Childless women may experience poorer health and wellbeing than the general Australian female population, according to the results of a Deakin University study.
Deakin health researchers examined the physical and mental health and wellbeing of 50 childless women during the latter part of their reproductive years and considered their health and wellbeing in comparison to the Australian female adult population, including women with and without children. The findings are published online at BioMed Central.
The results indicate that while childless women may experience better physical functioning when compared to the Australian female adult population, they may also experience poorer general health, vitality, social functioning and mental health.
“While the results of our study might not paint a rosy picture, they do not mean that childlessness is a health hazard for women,” explained Dr Melissa Graham, a researcher with Deakin’s School of Health and Social Development.
“These findings may be a reflection of a number of different factors.
“Poorer health among childless women may mean they are less likely to have children, rather than their poor health being a result of their childlessness.
“Distinguishing health and wellbeing according to women’s reasons for childlessness is also important however our current study sample was too small to do this.”
Dr Graham suggests that the health of childless women may be compromised by the pressures placed on women to become mothers.
“Australia is predominantly a society where motherhood is encouraged,” Dr Graham said.
“This is despite an increase in the number and proportion of women remaining childless.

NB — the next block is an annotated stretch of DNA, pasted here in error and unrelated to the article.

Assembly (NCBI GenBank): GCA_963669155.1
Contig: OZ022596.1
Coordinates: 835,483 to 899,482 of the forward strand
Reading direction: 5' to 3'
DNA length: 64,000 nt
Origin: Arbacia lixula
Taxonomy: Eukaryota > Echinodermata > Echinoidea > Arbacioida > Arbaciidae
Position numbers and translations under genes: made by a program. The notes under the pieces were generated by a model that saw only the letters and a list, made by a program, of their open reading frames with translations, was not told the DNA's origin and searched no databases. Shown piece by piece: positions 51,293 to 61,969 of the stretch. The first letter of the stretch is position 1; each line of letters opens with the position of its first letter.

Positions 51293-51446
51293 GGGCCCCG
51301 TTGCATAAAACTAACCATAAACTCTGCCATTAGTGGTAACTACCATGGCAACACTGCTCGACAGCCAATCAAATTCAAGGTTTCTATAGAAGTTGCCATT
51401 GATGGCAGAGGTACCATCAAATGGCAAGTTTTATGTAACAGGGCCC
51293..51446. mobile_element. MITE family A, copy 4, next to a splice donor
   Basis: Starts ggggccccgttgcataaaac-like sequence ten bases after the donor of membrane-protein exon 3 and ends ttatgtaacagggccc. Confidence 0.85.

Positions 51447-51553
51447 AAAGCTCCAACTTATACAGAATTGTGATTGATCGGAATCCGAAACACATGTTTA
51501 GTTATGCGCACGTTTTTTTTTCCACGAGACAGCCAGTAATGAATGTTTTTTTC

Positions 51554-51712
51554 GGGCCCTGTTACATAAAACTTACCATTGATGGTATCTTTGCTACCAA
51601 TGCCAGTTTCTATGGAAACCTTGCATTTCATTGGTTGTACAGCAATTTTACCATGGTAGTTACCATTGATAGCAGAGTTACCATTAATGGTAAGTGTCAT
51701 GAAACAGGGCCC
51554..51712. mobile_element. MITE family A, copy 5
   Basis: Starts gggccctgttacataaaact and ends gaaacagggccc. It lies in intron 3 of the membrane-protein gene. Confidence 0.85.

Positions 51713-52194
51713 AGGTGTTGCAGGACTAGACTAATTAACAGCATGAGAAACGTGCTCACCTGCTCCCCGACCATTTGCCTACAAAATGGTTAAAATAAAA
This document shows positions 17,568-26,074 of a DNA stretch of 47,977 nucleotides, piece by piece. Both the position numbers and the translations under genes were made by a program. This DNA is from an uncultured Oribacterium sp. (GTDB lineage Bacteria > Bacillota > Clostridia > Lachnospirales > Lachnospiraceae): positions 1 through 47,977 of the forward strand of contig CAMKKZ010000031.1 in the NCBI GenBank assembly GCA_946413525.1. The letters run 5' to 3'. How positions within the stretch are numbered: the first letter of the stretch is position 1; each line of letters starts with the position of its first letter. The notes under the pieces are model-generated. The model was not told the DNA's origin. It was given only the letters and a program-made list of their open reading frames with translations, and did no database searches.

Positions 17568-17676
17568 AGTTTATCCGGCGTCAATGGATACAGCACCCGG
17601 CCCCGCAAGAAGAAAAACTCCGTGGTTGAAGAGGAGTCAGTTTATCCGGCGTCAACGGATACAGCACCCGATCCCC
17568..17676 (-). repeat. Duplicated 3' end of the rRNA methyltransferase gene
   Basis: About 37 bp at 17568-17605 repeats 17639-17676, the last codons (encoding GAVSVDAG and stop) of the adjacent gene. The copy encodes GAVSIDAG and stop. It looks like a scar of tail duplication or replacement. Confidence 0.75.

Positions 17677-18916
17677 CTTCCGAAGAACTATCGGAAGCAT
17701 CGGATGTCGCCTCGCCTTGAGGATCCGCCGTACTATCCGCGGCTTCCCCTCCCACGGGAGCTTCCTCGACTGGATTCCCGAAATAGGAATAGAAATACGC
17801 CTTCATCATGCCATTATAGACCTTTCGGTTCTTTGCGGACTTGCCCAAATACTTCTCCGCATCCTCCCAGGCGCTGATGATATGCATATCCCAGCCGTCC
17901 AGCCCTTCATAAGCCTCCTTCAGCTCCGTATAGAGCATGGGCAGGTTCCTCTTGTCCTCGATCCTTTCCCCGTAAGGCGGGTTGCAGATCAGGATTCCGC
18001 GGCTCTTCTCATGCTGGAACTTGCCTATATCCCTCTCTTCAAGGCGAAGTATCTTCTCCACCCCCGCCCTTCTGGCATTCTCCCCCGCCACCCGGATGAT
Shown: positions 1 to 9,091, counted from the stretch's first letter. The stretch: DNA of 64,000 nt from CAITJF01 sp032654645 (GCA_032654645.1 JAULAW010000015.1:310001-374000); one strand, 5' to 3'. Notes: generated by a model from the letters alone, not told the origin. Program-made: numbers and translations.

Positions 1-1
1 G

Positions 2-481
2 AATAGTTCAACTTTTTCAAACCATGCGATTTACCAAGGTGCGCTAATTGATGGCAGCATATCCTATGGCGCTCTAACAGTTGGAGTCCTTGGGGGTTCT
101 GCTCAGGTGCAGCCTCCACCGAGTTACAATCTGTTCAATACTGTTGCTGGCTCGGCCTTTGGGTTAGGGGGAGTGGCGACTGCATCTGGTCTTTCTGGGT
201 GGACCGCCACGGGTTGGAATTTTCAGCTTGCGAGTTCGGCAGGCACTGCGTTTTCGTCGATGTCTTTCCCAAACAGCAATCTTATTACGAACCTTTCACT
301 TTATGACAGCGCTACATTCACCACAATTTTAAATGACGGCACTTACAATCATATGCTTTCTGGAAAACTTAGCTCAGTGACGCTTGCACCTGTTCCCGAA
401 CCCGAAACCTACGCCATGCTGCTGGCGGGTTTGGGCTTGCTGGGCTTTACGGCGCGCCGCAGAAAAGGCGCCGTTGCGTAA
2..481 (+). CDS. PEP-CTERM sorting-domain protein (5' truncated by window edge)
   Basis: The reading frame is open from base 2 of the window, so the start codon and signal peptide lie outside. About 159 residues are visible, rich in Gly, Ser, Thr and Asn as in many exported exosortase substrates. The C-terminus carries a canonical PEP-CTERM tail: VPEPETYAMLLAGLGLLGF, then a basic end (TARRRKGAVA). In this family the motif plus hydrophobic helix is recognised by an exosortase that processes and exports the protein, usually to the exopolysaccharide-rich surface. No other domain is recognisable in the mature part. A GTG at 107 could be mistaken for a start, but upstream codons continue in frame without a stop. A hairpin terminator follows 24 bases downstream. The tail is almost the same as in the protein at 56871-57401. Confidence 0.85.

“Our previous research, along with that by others, with women who did not have children suggested that childlessness is perceived predominantly negatively and this may have consequences for the health of childless women.
“If childlessness was reframed as a natural and familiar way of being the apparent negative health consequences of being a childless woman may be addressed.
“Childlessness should be accepted as an appropriate outcome of adult life for women and motherhood should not be the only valued position.”
The Deakin researchers are now looking to undertake a larger scale study to more fully understand how women come to be childless, their experiences of marginalisation, stigmatisation and social exclusion, and their health and wellbeing.
“While motherhood has been the focus of much research, little is known about the health and wellbeing of women who do not have children,” Dr Graham said.
“By better understanding childless women’s health and wellbeing we will be better able to ensure that their health needs are being meet both now and into the future.”
About the study
Most women in the study were in a relationship with 42 per cent married and 32 per cent currently not in a relationship. Almost half the women (46.7 per cent) did not wish to have children and 11.1 per cent identified themselves or their partner as infertile.
Women in this study reported poorer general health, vitality, social functioning and mental health when compared to the female population. However, these women also reported better physical functioning than for the female adult population.
The researchers also found that there was no difference in these women’s body mass index, fruit consumption or smoking when compared to the female adult population. However, childless women in this study were almost 12 per cent more likely to consume five serves of vegetables per day than the female population.